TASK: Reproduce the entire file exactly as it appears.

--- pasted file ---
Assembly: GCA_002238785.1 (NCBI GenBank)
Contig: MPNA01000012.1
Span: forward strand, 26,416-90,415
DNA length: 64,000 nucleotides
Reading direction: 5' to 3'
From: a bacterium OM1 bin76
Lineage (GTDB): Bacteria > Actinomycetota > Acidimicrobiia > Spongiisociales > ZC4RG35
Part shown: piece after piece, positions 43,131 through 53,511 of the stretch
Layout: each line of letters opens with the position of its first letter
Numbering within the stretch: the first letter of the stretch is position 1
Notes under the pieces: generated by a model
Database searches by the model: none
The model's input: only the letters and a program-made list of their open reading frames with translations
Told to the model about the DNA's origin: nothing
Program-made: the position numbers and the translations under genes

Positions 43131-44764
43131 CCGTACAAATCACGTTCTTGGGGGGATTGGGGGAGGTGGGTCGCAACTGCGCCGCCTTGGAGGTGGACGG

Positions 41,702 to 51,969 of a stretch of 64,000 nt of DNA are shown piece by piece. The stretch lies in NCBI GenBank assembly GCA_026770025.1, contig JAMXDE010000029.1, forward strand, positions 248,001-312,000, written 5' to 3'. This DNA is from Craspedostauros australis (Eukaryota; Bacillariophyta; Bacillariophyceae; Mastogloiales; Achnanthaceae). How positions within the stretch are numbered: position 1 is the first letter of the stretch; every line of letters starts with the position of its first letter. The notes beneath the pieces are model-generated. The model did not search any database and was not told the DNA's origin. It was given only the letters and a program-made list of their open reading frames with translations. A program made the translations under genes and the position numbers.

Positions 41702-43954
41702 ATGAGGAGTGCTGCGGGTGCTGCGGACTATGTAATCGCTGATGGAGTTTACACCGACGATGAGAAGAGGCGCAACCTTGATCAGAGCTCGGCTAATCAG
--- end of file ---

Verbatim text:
Assembly: GCA_002238785.1 (NCBI GenBank)
Contig: MPNA01000012.1
Span: forward strand, 26,416-90,415
DNA length: 64,000 nucleotides
Reading direction: 5' to 3'
From: a bacterium OM1 bin76
Lineage (GTDB): Bacteria > Actinomycetota > Acidimicrobiia > Spongiisociales > ZC4RG35
Part shown: piece after piece, positions 43,131 through 53,511 of the stretch
Layout: each line of letters opens with the position of its first letter
Numbering within the stretch: the first letter of the stretch is position 1
Notes under the pieces: generated by a model
Database searches by the model: none
The model's input: only the letters and a program-made list of their open reading frames with translations
Told to the model about the DNA's origin: nothing
Program-made: the position numbers and the translations under genes

Positions 43131-44764
43131 CCGTACAAATCACGTTCTTGGGGGGATTGGGGGAGGTGGGTCGCAACTGCGCCGCCTTGGAGGTGGACGG

Positions 41,702 to 51,969 of a stretch of 64,000 nt of DNA are shown piece by piece. The stretch lies in NCBI GenBank assembly GCA_026770025.1, contig JAMXDE010000029.1, forward strand, positions 248,001-312,000, written 5' to 3'. This DNA is from Craspedostauros australis (Eukaryota; Bacillariophyta; Bacillariophyceae; Mastogloiales; Achnanthaceae). How positions within the stretch are numbered: position 1 is the first letter of the stretch; every line of letters starts with the position of its first letter. The notes beneath the pieces are model-generated. The model did not search any database and was not told the DNA's origin. It was given only the letters and a program-made list of their open reading frames with translations. A program made the translations under genes and the position numbers.

Positions 41702-43954
41702 ATGAGGAGTGCTGCGGGTGCTGCGGACTATGTAATCGCTGATGGAGTTTACACCGACGATGAGAAGAGGCGCAACCTTGATCAGAGCTCGGCTAATCAG